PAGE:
Gay “Marriage” and Faith: Inventing the Truth

          Marriage equality was made the law of the land in all fifty states on June 26, 2015.  I expect the next few days to be filled with rhetoric from all sides on this issue since it has been ever more hotly debated in recent times.  The media, of course, have all joined the halleluiah chorus of popular opinion while giving only a patronizing nod to those who oppose the high court’s historic decision.

          The major news outlets would have us believe that almost no one is, or should be, against this decision.  I shudder in expectation for the conservatives who are about to be roasted alive on this weekend’s talk shows for expressing their opinions.  I’m not saying that conservatives never engage in raucous and unfair “beat-downs;” all are guilty of the all-too-frequent shouting matches whereby no single voice can be understood above the din.

          In short, I don’t think we can solve the world’s problems within the rhetorical milieu by itself. Sure, it is a free country and the free exchange of ideas can only inform and enlighten us.  That is why I write…and read…and watch.  Trying to cull through the plethora of political and spiritual opinion is sometimes overwhelming. I digest things from a purely Catholic point of view; checking the barometer of public opinion is something I do daily. In all of this there are many of the same stories presented only with different covers from day to day.  I have yet to find, however, any argument that is convincing enough, well-written enough, or logical enough to get me to accept the liberal view of same-sex marriage.

          Consider the proliferation of articles of late entitled, “What Does the Bible Say About Homosexuality?” According to Google, this phrase was one of the top search phrases on the day the Supreme Court of the United States announced its decision on same-sex marriage.  Suddenly some pastors, more than a few self-appointed religious “experts,” and several others have come forward with their liberal and perhaps backward interpretations of sacred scripture.  Catholics, of course, put no stock in any of these corrupt understandings of what the Bible has to say. 

          Unlike Protestantism, Catholicism is based on both sacred scripture and on our oral tradition.  That is, our deposit of faith, handed down from Jesus to his apostles, is the same yesterday, today and tomorrow.  Jesus never wrote any scriptures, but he used sacred scripture as a tool in his teachings.  Christ charged the apostles with preaching the gospel to all the nations. They were taught much that is not contained in the scriptures. The gospel itself does not purport to be all-inclusive.  In the final chapter of the Gospel according to John we read, “There was much else that Jesus did; if it were written down in detail, I do not suppose the world itself would hold all the books that would be written” (John 21:25). How ironic is it then that the followers of sola scriptura even exist!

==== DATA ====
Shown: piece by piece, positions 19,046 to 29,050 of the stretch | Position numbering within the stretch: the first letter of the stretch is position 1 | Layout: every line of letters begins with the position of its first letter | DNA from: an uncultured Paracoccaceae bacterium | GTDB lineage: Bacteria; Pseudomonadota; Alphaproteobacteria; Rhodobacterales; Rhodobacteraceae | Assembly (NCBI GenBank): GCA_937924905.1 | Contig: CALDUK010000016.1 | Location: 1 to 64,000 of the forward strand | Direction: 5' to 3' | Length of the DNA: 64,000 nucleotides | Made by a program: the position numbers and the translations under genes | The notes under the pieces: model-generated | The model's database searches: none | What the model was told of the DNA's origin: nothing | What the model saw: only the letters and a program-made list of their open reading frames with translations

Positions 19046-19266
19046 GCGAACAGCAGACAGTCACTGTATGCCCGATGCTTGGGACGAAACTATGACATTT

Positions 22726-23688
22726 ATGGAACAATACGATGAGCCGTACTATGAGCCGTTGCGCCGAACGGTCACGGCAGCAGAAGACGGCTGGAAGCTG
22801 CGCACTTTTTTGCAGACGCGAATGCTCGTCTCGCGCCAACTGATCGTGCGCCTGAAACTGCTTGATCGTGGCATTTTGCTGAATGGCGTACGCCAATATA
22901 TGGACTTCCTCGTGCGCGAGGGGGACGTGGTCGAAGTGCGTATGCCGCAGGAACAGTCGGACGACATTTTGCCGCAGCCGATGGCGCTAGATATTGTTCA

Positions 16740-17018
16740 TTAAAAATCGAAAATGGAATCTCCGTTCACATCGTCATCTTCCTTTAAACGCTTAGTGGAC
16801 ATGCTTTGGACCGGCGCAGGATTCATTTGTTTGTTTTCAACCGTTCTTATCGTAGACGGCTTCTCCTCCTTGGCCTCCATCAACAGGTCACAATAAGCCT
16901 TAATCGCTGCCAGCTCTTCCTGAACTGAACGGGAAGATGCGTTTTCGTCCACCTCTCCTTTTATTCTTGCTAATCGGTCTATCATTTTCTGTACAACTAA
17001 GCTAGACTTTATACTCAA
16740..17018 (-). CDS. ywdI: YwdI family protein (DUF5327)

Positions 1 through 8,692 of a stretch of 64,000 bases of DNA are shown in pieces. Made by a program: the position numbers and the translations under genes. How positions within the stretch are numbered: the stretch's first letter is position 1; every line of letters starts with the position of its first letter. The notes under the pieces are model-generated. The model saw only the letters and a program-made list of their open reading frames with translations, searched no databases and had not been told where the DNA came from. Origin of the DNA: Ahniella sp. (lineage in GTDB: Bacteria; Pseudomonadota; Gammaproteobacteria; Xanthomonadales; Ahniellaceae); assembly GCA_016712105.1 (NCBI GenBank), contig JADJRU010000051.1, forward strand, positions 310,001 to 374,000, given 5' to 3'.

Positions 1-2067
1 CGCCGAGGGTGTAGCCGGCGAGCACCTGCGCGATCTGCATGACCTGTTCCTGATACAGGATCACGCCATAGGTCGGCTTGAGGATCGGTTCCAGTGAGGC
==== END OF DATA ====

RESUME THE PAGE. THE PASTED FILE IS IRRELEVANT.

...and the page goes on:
The unchanging teachings of the Catholic faith have survived intact largely because of the Catholic Magisterium.  This Magisterium is the teaching arm of the Catholic Church.  It is comprised of the Pope and Bishops.  The Magisterium arises out of Christ’s command as written in the Gospel of Luke: "He who hears you, hears me; he who rejects you rejects me, he who rejects me, rejects Him who sent me" (Luke 10: 16). It is charged with preserving our deposit of faith as originally taught by Jesus himself.  Their findings are regarded by the church as infallible. The Catholic faithful take great comfort in knowing that the most learned theological minds have preserved, protected, and cared for the truth as we know it for over two thousand years.

          So what credence can we place in an article just published yesterday, last week, or even last year by someone who claims to have found the “real meaning” in sacred scripture regarding homosexuality? Serious Catholics would laugh if these twistings of God’s word weren’t so pathetically sad.  We have two powerful tools to help us stay the course in understanding God’s true words of love: our oral traditions and the teachings of the Magisterium regarding sacred scripture.  If ever there were a “settled science,” the teachings of the Magisterium should be the final word in what we understand to be the truth.  How pointless is it then for us to listen to these eleventh-hour philosophers and their new interpretations of the Bible.  Their opinions are not well-informed.  Rather, they are guided by their writers’ unattainable wishes to have Heaven validate their sinful behavior.

          I am saddened by the media’s propensity to showcase these items as if they were the only viewpoint that matters.  These columns that have appeared of late are tacitly condemning of traditional views.  The fact that Catholics and their teachings are rarely mentioned, except to portray them as messengers of hate, is grossly unfair. There is no balance when it comes to reporting on questions of same-sex marriage, only a vicious propaganda machine spun by the liberal left.